to the madman on the streetcorner
From the 10-19-2003 Daily Sparks, Nev.,
And the 10-23-2003 Comstock Chronicle
I sense a certain burned-out tiredness to this flaming Nevada fall. The high desert's long hot summer began in May, scorching the frail waif of spring before she could tease a toehold out of Mother Nature. Perhaps dear old mom was sending a warning. If so, it fell on deaf ears.
Proving that we see what we expect to see and believe only what's popularly acceptable, a majority of respondents to the Reno paper's unscientific Internet poll last week stated that they believe they will not witness the effects of global warming in their lifetimes.
Tell that to the disappearing snows of Kilimanjaro.
Maybe wiseman George Carlin was onto something when he theorized that perhaps mankind has served its purpose. Maybe God wanted plastic and dropped us here to make it. Now that we have the earth plus plastic, we can gracefully go away.
It's as good a script as any for the concrete cartoon of murder, mayhem, birth and death with which we primitives have plagued the planet.
Just how primitive are we? We figured out how to produce and distribute electricity more than a century ago, but we're still stringing wires on sticks. They go down, we go down. People die without the magic wands purveyed by the likes of Sierra Pacific.
Between the pedestrian pedagoguery of our educational system and the garden variety superstition peddled by professional preachers, we have evolved into a nation of fat sheep available for shearing by whomever produces the proper television image.
Unless what you say and think is acceptable to goodly numbers of conservative status quoters, not even something potentially lifesaving can be promulgated. Louis Pasteur was trashed for asserting that surgeons should wash their hands before cutting into some poor lout.
The fight against any new facts has not changed.
A few years ago, an admirable Australian doctor courageously infected himself with the bacterium now generally accepted as causing a large percentage of digestive tract ulcers. He cured himself with antibiotics and has been honored for his discovery, but was first ridiculed for even proposing what he proved to be true.
All you need do is look around you to find a latter day Copernicus or Galileo. Do not discount the madman preaching on the corner or the homeless person grinning a wizened smile behind dirty whiskers.
Like cats and dogs, perhaps their eyes see the world differently and may not only sense dangers but also impart wisdom.
Alas and alack, just as the Trojan royal family refused to listen to Princess Cassandra's warnings, we usually ignore the eccentrics, whistleblowers, blowhards and bastards until it's too late.
Elizabeth Blackwell, the first woman doctor in the United States, shucked her way into med school by applying as "E. Blackwell." She was almost expelled when she asserted that one of her prestigious professors should wash his hands and boil his instruments before surgery.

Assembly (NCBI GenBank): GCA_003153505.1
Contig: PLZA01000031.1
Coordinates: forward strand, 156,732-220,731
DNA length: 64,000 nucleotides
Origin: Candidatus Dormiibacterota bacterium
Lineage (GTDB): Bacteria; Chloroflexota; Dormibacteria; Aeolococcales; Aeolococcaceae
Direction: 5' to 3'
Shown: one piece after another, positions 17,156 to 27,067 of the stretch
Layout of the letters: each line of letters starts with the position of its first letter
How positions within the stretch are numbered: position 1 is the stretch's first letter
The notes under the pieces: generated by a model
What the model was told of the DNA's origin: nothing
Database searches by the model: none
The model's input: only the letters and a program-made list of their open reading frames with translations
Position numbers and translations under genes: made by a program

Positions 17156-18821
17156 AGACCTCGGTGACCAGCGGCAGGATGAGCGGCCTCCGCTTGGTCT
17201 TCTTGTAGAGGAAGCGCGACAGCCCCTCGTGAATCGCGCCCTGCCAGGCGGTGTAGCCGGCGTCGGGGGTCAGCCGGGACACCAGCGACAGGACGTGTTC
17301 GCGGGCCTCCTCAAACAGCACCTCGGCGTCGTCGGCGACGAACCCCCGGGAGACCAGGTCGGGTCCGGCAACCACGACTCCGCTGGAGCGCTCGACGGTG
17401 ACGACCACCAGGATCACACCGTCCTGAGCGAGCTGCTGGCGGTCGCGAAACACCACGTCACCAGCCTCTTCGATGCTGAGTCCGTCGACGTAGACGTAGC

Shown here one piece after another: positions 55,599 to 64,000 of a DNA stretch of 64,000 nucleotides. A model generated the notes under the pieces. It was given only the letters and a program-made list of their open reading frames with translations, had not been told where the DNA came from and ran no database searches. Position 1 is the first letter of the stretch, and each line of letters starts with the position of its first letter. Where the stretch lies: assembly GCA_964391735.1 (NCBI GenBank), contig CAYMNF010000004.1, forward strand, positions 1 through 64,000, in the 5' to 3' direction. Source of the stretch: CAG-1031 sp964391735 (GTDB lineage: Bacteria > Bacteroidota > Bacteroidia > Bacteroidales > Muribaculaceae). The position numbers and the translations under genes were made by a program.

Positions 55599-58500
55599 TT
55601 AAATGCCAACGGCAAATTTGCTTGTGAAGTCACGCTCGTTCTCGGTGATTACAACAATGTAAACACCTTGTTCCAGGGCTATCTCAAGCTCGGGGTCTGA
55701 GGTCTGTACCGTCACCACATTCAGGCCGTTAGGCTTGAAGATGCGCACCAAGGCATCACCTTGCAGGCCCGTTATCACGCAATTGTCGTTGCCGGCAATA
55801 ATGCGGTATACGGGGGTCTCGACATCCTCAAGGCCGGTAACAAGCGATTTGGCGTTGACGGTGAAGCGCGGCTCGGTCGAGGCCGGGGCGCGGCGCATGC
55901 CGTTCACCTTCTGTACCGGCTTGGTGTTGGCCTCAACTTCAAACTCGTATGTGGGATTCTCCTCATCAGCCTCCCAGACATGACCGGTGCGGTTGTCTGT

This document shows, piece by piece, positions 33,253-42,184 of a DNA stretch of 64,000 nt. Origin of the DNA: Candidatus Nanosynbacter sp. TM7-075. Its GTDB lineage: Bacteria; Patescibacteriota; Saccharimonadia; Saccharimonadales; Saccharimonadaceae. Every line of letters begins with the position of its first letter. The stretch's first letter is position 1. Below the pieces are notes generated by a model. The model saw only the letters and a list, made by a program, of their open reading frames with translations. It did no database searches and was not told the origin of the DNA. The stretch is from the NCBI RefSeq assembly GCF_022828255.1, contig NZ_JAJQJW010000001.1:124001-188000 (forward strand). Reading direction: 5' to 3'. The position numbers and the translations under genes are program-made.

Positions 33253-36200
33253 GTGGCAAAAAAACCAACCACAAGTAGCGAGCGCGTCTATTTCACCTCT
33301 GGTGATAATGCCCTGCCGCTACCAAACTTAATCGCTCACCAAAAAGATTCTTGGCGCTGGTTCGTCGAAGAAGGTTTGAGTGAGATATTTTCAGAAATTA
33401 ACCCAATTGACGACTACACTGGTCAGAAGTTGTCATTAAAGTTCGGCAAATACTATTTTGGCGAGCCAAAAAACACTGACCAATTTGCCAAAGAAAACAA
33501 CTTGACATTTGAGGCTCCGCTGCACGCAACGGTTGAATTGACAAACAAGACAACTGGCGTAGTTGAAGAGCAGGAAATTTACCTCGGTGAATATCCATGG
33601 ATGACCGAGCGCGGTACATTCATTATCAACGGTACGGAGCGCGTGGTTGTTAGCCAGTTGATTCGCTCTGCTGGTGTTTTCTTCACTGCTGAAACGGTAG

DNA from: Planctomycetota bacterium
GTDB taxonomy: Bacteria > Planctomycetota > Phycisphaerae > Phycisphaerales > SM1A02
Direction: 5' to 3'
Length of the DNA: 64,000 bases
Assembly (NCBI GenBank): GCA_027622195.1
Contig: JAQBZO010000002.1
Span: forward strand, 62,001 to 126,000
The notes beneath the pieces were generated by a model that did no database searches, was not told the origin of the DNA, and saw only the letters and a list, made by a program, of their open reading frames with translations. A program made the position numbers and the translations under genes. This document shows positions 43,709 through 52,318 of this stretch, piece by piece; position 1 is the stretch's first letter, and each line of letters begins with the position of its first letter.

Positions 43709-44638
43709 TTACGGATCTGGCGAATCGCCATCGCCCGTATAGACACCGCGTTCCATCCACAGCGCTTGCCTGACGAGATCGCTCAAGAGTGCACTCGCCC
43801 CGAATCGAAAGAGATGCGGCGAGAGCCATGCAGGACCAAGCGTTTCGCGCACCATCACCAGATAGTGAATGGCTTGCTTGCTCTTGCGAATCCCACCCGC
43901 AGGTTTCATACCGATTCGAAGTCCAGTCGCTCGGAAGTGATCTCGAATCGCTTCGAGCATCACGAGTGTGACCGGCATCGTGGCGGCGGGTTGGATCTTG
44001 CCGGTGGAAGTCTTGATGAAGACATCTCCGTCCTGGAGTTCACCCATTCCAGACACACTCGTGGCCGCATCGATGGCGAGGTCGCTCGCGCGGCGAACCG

The penitent doctor saved her career after his patient died exactly as Blackwell had predicted. She had read Pasteur, he had not.
Such heretics usually get burned at the stake, either figuratively or literally. Dogmatically status quoter conservatives refuse to believe the facts at hand until the meatballs are bombing Pearl or the second jetliner has gutted the World Trade Center.
Afterward, we offer worship to some tired, fictionalized god and vow revenge in his or her or its name. (Beware anyone who says he or she speaks for God.)
Meanwhile, the madman on the streetcorner still issues his rants and raves his warnings but just doesn't smell good enough or dress well enough to be credible on Larry King Live.
As e.e. cummings once wrote, "pity this monster mannunkind."
Pity, indeed, a creature whose answer to suffering is to promote more suffering, $87 billion and counting.
Perhaps a creatively benevolent madman or crazywoman will one day by accident attain credibility or political power.
Given the constantly improving implements of murder and mayhem all about us, can putting someone certifiable in charge make things much worse?
Next time you see an eccentric preaching on a streetcorner, listen to him or her. The voice of God is often delivered in strange packages devoid of bumper stickers.
Be well. Raise hell.
Copyright © 1982-2003 Andrew Barbano
Andrew Barbano is a 34-year Nevadan, a member Communications Workers of America Local 9413 and editor of NevadaLabor.com and JoeNeal.org. Barbwire by Barbano has originated in the Daily Sparks (Nev.) Tribune since 1988.
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